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August 2008
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Operation Salt . . . from page 1

It should perhaps come as no surprise that the works that most reliably deliver a sense of an artist in control of her effects are among the more conventional. Erin Esplin's diorama, "Oblivious," turns viewers to voyeurs as they gaze through a glass window into a box and find themselves watching a woman taking a bath. Here the artist makes a far clearer, if also more obvious, connection between art and the ethical issues surrounding privacy. Grace Ashby's witty paintings include "I See You, I Smell You, Now Kiss Me," consisting of four square panels hung in a larger square, each covered with a thick layer of paint through which a trompe l’oeil facial feature appears to protrude. “Pear–amount Invasion” a surreal fantasia on historical images of war and bombing, points up the futility of placing observers in the path of events they can't do anything about. In the gallery’s corner, her "Watcher," a painted stand-up figure of a man in business suit-and-binoculars, points up the mundane, if not exactly banal, nature of the act.

Paul Stout's three small sculptures, enclosed in vitrines, are each a small planet supported by a base the massive size of which emphasizes the little world's vulnerability. "Genetic Erosion" is planted in one continuous, spiraling furrow to emphasize the ongoing reduction in species variability. "For Another Night of Warmth" finds a tent pitched in the tiny remaining clearing on an icy world. The world of "After the Armistice" is a cratered wasteland on which a few trees valiantly still stand.|1| A more ambiguous comment on nature can be seen in three more paintings by Erin Esplin that play on the tendency of birds to seem to—or actually to—stand on man-made structures and watch us. Her vulpine birds favor wires that may carry telephone or cable signals, while the dripped and scribbled skies behind them hint at uncertain messages.

Artists are expected to have edgy personalities, but among Utah's largely complacent artists Amanda Moore stands out as one who takes no aesthetic prisoners in pursuit of showing just how things truly are. Her four large images employ voluptuous commercial product photography on peripheral items that aren't usually subjected to such glorification, so that the suspicions she raises about commodity, security, and privacy are referred back to the ideas of consumption and consumer values. Anyone who has ever received a credit card solicitation from a strange bank that somehow knows his private financial affairs can appreciate the threat behind these real-looking but blank cards. And while many of us carry a bar code-marked convenience tag on our keys, how many of us have noticed that the directions on the back instruct finders of lost keys to return them to the merchant?|2| Moore has even put her own credit card in a microwave to show how the electronic chip under the hologram reacts.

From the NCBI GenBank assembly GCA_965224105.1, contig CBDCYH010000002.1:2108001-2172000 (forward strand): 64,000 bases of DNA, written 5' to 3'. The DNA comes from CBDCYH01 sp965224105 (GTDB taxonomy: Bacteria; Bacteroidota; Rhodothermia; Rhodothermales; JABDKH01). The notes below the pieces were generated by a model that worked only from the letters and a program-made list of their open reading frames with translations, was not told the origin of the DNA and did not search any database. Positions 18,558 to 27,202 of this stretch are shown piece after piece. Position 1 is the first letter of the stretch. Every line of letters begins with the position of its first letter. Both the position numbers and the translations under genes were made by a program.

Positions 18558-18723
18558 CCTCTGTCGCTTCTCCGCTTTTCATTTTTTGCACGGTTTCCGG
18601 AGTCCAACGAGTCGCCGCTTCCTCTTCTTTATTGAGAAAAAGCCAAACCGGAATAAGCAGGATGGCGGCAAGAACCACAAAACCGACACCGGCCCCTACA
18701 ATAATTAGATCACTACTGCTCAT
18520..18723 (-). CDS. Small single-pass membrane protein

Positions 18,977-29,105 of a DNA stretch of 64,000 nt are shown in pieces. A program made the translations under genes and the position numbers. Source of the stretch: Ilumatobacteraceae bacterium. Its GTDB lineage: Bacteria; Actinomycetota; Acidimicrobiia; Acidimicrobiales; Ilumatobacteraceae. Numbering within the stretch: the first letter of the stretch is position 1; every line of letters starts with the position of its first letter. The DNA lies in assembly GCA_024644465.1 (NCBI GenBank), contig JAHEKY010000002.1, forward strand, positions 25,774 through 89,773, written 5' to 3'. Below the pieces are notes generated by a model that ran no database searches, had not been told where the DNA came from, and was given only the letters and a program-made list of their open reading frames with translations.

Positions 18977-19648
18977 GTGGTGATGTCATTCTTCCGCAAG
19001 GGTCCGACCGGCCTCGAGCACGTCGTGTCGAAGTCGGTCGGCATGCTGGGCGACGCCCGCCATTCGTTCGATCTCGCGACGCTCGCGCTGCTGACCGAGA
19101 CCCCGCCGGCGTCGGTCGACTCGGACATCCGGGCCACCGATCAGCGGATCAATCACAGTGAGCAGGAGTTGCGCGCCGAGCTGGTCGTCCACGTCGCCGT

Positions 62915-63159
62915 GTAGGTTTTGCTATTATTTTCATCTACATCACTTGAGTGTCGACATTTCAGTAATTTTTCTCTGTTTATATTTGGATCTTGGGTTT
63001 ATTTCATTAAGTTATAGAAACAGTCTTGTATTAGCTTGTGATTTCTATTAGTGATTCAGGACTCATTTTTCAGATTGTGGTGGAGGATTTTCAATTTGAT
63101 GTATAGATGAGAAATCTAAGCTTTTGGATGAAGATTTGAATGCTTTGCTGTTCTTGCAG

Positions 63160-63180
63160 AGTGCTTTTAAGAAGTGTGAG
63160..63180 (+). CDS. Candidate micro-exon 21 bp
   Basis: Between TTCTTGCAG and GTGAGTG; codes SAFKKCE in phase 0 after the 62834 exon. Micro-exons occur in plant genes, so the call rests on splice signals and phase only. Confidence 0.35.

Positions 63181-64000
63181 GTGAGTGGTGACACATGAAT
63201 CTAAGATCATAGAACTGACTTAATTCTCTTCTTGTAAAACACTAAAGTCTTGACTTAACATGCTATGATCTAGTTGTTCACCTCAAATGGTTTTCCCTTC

David Baddley's two mural-sized prints from film exposed to airport X-ray machines make for more abstract photography, while pointing out the risks to more than just vacation snaps. It wasn't that long ago that the adverse health effects of medical X-rays were controversial, but any progress made in that direction was long ago lost to the invasive use of electro-magnetic radiation for prying into non-medical questions. Baddley's vast images resemble Mark Rothko's black paintings, but instead of faith find only visual noise.

To my mind, Kristina Lenzi's video, "Coffee and a Cigarette," shows why video continues to be both a prolific and a marginal medium. Evidently a surveillance video, shot from above, of a man innocently consuming the title items, it mates either a rich or an annoying—depending on taste—sound track of eavesdropped conversations with a grainy image that Andy Warhol would have made last for hours. Although possessing a certain power to make aesthetic an event that otherwise defies interest, such works make their admittedly valid points in seconds, but go on interminable. The questions then arises: why not a conventional work, such as a painting, that uses the maker's skill in selecting one key moment and presents that for contemplation, rather than a plethora of succeeding instants that attempt the same effect but end up numbing the viewer's senses?